Video is an integral part of many activities but when they are viewed on tablet devices (usually in full screen mode) it can be difficult to highlight important subjects or content while the video is being watched.
wireWAX is a genuinely new tool – its ability to annotate directly over video is something we’ve only ever really seen before on YouTube (though PopcornMaker is a potential alternative). This can include images and links to other online material, while the video is paused. You can either upload a video or link to an existing online video through its URL. Registration is required for authors, but the tool is free and its developers promise that they will always maintain a free version. There are tutorial videos to assist and – although not completely intuitive – the tagging and annotating process is fairly easy. An <iframe> embed code is generated that can be embedded in NILE items or blogs – though we would recommend changing the first part of the code from ‘<iframe src=”//embed.wirewax.com/…’ to ‘<iframe src=”https://embed.wirewax.com/…’ to avoid confusion by some older browsers.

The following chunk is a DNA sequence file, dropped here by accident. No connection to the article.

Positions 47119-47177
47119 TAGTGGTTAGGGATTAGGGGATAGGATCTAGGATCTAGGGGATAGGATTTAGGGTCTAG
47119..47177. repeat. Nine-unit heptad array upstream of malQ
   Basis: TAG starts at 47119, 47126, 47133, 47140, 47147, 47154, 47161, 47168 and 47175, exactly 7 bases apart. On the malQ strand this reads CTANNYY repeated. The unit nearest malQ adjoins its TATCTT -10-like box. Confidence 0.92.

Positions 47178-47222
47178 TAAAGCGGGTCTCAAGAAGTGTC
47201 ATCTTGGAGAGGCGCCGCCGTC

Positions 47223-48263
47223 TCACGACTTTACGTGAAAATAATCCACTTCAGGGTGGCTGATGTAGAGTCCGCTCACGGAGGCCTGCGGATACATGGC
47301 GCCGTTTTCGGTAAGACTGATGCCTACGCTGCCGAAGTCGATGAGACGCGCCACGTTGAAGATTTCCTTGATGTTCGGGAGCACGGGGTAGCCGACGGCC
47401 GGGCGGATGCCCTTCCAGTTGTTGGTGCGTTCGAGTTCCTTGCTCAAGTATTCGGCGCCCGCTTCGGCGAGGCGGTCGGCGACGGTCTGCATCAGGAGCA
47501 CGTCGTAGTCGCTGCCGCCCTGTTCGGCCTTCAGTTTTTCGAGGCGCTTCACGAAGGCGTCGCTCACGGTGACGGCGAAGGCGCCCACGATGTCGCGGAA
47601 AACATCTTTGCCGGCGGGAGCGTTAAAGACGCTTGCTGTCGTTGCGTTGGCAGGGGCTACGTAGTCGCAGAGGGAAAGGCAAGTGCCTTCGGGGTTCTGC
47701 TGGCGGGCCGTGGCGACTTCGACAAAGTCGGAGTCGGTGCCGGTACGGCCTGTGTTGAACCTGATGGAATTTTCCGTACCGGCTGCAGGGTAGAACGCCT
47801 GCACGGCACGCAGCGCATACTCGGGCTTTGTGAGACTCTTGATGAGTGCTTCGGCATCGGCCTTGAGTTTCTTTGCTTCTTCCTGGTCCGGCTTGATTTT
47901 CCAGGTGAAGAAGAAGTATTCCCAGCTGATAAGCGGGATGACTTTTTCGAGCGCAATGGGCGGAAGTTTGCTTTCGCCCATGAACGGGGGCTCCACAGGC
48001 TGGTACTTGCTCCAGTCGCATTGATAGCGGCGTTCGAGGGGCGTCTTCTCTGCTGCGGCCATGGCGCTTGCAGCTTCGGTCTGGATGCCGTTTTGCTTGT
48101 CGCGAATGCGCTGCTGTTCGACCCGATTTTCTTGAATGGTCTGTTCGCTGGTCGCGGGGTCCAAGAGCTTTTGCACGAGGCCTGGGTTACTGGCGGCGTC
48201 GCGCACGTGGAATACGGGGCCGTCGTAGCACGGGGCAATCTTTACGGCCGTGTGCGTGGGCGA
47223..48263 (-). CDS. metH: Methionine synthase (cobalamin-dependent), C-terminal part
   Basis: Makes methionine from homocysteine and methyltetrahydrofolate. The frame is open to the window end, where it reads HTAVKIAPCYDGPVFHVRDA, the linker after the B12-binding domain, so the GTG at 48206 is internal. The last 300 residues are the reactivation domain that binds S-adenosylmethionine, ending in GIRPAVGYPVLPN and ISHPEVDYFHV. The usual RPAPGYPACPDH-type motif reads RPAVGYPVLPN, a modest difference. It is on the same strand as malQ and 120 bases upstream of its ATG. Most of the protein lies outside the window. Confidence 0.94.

There is no obvious way to include captions unless they are added directly to the video before uploading, but tags could be used to highlight material for those with hearing impairment. This could be a time consuming process for long video though.
Here is an example created from a Kaltura hosted video – while scarcely inspiring it does demonstrate what can be achieved quickly with no training!
This is a PopcornMaker example, for comparison:
Thanks to Fotis Begklis, Learning Technologist at Imperial College London for highlighting this useful tool.
I did have a look at TouchCast – an IOS based creation tool that allows annotation and interactivity using ‘vapps’ that you can create yourself – but this does require considerable patience and planning to use. If you have a special / bespoke project in mind and some time to learn how to use it it may be an alternative, but I’m not keen on relying on IOS only based editors. There is a beta desktop version for Windows (you will need a relatively new computer though) that might make things a little easier.